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May 19

Far Forward Safety

Where Leaders Dare to Go…

Dr. Jadick was anxious. It was the evening of November 8th, 2004 and Jadick was the Battalion Surgeon for the 1st Battalion 8th Marine regiment. His Marines, along with other Marines and military personnel would be moving against the strongest insurgence of the war, those holding out in Fallujah. In mere hours he would be treating wounded, seriously wounded. Jadick knew this would probably be the most brutal urban fighting Marines had experienced since Vietnam. As with any medical professional about to be presented with major traumas, Jadick was anxious about his own ability. Would he be able to handle each case, what about his pace of work if there are multiple seriously wounded? How would his Corpsmen do, and did he prepare them well enough? Yet, there was an overarching concern that Jadick had; he worried that his aid station was too far in the rear. It was a 45 minute ambulance ride away. In addition to his other fears, he really thought this time gap, between battlefield wound and professional care, 45 minutes, was too great. The answer to his questions was just hours away.

“Traditional battlefield medicine,” Jadick wrote in his book entitled On Call in Hell, “Was developed over hundreds of years and it made sense for earlier times. The line between KIA (Killed In Action) and WIA (Wounded In Action) was more absolute then. Wounds fell more easily into the categories of lethal or nonlethal. And corpsman or medics with the units served as much to provide comfort to the dying and transport to the dead as to intervene with lifesaving care. Both of those rolls are still an essential part of the job, but today we have more wounds that can go either way. And we have vastly improved higher level care that can help severely injured warriors survive and rehabilitate off the battle field. The interesting thing is that the technology and techniques of battlefield medicine have not changed much since Vietnam.” Jadick’s team received a call early the morning of the 9th, “Marine down.” Jadick didn’t stay in the rear, instead he moved with the ambulance team to help give care to the causality. They pulled up to the injured – – it was a bad wound. Other calls came in and the ambulance team was needed to aid others. In the end, Jadick turned away one less seriously injured Marine, because the ambulance was beyond capacity. The first Marine, who was very seriously injured, didn’t make it, dying on the ride back to the aid station. Jadick’s fears were confirmed. He and his aid station were too far back – – he would move them closer.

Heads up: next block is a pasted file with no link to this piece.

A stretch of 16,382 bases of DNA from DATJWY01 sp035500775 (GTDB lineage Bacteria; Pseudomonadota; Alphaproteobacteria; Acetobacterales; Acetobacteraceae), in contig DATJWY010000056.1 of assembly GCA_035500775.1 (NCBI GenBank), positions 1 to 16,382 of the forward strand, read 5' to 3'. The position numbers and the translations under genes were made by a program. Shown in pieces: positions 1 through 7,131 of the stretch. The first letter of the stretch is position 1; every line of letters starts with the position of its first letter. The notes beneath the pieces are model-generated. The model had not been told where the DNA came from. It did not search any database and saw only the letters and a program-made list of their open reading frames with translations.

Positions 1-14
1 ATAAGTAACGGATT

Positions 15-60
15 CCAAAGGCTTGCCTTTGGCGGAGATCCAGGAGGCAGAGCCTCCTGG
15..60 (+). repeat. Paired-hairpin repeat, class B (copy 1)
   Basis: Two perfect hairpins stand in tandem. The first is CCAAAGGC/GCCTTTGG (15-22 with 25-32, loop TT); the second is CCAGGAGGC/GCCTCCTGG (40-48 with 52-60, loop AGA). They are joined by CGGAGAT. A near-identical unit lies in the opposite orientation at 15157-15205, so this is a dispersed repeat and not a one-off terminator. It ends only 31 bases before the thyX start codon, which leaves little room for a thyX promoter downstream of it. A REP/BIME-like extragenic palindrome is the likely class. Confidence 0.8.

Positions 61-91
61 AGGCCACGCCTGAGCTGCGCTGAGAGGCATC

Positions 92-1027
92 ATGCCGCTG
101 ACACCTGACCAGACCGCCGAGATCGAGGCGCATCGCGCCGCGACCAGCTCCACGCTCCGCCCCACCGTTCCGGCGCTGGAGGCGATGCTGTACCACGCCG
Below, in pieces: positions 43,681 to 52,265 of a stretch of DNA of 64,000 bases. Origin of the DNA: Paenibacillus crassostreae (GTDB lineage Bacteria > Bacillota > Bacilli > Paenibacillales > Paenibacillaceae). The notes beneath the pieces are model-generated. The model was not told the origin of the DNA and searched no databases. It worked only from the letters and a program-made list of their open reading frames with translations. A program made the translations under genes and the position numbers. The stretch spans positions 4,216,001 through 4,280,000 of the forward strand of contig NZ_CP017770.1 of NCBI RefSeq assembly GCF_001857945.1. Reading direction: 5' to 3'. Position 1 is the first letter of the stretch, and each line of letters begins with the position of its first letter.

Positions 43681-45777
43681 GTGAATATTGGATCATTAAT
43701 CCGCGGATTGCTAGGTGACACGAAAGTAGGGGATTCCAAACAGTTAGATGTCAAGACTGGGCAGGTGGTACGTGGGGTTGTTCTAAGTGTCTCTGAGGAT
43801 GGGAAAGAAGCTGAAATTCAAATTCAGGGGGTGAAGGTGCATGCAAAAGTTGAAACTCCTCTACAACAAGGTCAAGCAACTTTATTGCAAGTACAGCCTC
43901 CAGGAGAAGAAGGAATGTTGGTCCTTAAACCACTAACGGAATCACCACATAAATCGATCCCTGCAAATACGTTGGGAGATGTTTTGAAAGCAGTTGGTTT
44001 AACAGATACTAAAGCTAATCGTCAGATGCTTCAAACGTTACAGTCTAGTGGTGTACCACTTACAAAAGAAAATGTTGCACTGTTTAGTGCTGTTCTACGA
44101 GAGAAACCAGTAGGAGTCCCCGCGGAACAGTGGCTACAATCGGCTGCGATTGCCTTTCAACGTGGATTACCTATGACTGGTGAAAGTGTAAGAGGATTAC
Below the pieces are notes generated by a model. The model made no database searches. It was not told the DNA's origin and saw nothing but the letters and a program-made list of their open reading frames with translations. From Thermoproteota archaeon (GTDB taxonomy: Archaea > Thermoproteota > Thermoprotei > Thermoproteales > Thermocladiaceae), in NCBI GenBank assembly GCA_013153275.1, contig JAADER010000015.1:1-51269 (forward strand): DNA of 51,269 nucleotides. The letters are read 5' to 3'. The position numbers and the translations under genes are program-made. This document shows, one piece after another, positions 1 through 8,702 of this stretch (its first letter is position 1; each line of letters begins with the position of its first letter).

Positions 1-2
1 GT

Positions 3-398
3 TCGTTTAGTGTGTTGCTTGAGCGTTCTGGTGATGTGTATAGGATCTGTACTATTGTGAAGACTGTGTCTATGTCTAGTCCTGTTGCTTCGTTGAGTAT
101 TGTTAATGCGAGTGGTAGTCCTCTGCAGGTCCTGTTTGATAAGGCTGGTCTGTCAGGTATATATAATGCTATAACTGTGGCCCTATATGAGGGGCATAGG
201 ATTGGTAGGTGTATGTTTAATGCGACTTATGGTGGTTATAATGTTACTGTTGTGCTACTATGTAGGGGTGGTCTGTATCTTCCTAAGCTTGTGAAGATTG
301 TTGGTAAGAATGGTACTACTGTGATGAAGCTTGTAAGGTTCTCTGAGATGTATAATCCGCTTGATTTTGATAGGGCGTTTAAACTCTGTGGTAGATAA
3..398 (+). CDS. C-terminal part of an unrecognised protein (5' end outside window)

It took permission, but once Jadick proved that he and his select corpsman could travel light, they were allowed to move forward and set up a forward aid station – – literally in the middle of the fight. Later, Lt. Col. Mark Winn estimated that without Jadick at the front, the Marines would have lost an additional 30 men. Of the hundreds of men treated by Jadick and his team at the newly established forward aid station, only one died after reaching a hospital. Overall, 53 Marines and Navy SEALs died in the battle. What Jadick led, and what he and his corpsmen did was truly heroic. Not only did they save lives, they set a model that will surely be used moving forward. And, in Jadick’s leadership there are a few lessons for us safety professionals, as well.

Improve your position

Jadick was constantly working to improve his position – – in order to save lives. At the forward aid station, he and his corpsman worked to position sand bags over windows and openings, to protect against sniper fire. They worked to set up latrines. They practiced routines that moved needed medical supplies with great speed and found concrete blocks that could be used as bases for operating tables. In short, they continually looked to improve their position. What do we do to improve our position, to improve safety of our people? We often are caught in the trap of looking for the next big thing instead or major process improvement. I think Jadick would encourage us to pursue them, just as he moved the aid station to the front lines, but he would also suggest that each day we should lead some small change that improves our people’s position (safety).